No matter how much people within either camp would like to do so, to divorce science from theology is the mark of absolute absurdity and, in my humble opinion, stupidity. I happen to agree with Migliori that the “language of science and language of faith must be recognized in their distinctiveness; one should not be collapsed into the other. And the claim that only one of these languages is the voice of truth and alone provides access to reality is simply unfounded and arrogant” (pp. 114). Science should not try to upend theology, and vice versa. At the same time, to theologically ignore science would be the end of witnessing to the reason-minded—the secular world does not ignore the laws of evolution and physics, biological processes, or molecular mechanics and neither should theologians. Good theologians will attempt to provide a way to explain how God works through these processes, realizing that science might, just might, provide a way to explain how God works his will in the world. Science is a good tool for theologically interacting with the concerns of those who are attempting to explain “how” and “why” things happen the way they do. To deny science is to limit God, which is unacceptable.

Many find the concurrent existence of evil and an ultimately good God unacceptable. Yet when one considers that “God abides in loving communion that affirms difference and makes room for the other” (Migliori, pp 109) and how God “recognizes and respects the free activity of creatures and does not play the part of a tyrant” (Migliori, pp. 126), the existence of evil as an idea is not so troubling. The translation from idea to reality is when evil becomes troubling. Humankind is meant for ultimate communion with God, yet God is not one to force that communion on his free-willed creatures. To do so would deny free will. In order to have free will and the ability to choose a life in communion with God, however, there must be an opposite of ultimate good. We must have something to choose between—absolute human freedom is necessary in order to exercise true communion with the Almighty. Enter evil, stage left. As for where evil came from—does it matter? It exists. We cannot get rid of it. Indeed, “God has created a world of both birth and death, both rationality and contingency, both order and freedom, both risk and vulnerability. In such a world, challenge, struggle, and some forms of suffering belong to the very structure of life” (Migliori, pp. 119). As argued in another work, it would seem that Biblically speaking Christianity should be far less interested in where evil came from and more interested in what to do with its presentation in the world. Yet it would seem that evil originates in humankind’s abuse of its freewill (Migliori, pp. 122). Since an opposite exists, people have the option to and have chosen it. We work atrocities on one another that can never have been intended by God—just as He is creative so too are his creations.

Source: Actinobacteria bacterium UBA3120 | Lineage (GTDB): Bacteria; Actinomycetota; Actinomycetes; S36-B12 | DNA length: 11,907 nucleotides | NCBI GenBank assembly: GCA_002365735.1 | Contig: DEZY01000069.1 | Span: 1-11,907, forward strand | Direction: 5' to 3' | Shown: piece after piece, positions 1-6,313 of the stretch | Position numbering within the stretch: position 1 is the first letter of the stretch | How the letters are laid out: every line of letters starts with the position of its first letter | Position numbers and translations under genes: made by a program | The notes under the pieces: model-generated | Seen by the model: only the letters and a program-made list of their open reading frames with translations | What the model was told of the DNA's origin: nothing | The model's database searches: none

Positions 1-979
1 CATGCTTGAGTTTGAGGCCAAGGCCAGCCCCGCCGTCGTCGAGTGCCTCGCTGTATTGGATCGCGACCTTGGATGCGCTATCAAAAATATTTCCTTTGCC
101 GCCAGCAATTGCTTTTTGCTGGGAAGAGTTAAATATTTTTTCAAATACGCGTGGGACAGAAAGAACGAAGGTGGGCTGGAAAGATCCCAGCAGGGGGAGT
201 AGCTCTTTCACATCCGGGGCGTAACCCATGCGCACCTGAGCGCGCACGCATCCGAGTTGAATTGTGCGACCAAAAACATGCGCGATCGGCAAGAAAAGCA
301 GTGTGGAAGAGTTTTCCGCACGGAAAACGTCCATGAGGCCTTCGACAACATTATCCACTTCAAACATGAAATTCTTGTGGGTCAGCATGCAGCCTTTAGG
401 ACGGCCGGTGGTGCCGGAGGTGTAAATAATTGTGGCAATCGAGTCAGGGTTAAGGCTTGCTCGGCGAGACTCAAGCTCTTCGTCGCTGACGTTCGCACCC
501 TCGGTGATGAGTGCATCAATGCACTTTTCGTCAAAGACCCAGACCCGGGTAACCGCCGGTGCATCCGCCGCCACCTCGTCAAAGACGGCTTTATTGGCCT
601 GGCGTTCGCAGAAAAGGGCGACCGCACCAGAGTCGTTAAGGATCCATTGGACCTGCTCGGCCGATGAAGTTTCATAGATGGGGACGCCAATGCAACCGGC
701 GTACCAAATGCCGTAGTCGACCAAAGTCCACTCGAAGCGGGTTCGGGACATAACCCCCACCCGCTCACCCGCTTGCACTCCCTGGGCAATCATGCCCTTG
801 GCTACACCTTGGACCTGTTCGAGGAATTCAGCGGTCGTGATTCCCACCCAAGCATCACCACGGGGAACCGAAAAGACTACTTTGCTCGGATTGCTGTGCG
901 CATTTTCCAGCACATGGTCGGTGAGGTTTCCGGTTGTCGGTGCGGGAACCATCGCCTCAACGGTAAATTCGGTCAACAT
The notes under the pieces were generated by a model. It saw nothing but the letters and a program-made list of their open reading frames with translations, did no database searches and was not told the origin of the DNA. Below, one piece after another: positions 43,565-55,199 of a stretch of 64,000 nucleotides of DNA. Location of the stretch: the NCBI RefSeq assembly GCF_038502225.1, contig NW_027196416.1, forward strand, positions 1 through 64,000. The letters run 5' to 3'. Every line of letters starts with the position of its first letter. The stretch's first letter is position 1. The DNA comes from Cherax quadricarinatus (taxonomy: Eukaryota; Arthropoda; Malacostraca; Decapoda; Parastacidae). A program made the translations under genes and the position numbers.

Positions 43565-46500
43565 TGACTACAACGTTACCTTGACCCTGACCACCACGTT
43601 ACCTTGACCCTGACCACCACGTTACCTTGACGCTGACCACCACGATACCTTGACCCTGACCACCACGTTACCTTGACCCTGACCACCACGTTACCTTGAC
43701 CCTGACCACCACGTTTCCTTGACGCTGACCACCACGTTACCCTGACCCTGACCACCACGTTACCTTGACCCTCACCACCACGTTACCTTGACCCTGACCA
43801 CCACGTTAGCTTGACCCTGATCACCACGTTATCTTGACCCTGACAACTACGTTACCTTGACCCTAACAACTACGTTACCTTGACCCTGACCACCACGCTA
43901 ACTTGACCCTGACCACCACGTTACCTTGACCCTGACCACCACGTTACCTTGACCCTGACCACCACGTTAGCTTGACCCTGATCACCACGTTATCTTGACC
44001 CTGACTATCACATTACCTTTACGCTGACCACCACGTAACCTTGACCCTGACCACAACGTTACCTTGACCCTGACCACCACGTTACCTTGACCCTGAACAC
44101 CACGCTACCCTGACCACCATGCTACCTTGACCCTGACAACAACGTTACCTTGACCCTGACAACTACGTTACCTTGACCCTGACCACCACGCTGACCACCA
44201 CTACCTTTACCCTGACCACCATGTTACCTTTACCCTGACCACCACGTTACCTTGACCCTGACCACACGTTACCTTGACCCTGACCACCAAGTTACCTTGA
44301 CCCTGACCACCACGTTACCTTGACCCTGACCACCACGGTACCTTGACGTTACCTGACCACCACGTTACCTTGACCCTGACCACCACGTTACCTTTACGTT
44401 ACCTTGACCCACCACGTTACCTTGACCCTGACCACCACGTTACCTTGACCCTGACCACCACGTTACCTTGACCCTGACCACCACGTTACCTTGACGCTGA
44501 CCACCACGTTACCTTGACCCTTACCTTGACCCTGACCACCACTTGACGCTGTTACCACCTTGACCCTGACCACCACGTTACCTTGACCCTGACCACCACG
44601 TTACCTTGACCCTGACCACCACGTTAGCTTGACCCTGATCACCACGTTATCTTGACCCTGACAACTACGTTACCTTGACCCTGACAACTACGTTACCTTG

I would argue evil in all of its forms is simply another mask for the glory of God, but not in the same sense as Creation--here I mean a mask as appropriation (God revealed through his opposite). Does God work evil for the sole purpose of revealing his glory? No. God does not work evil, but simply acknowledges evil that already exists and uses its outcomes to further his purpose of pointing people towards the divine; in being present as a co-sufferer, God displays his love for humanity. “Tyranny, injustice, social breakdown, war, and other evil events are not caused by God…Nevertheless God permits these events to occur and uses them to accomplish the divine purpose. God exercises sovereignty over evil by bringing good out of what by itself is only negative and destructive” (Migliori, pp. 122). Try saying this to someone in the middle of crisis, however, and the deliverer of this message is risking getting slapped.

There are no easy answers to any of these questions. The best any of us can do is say “I think…because XYZ makes the most sense”—but we will never really know the answer until we are standing (or hovering or whatever) before the Most High and he chuckles and says “Oh my child.”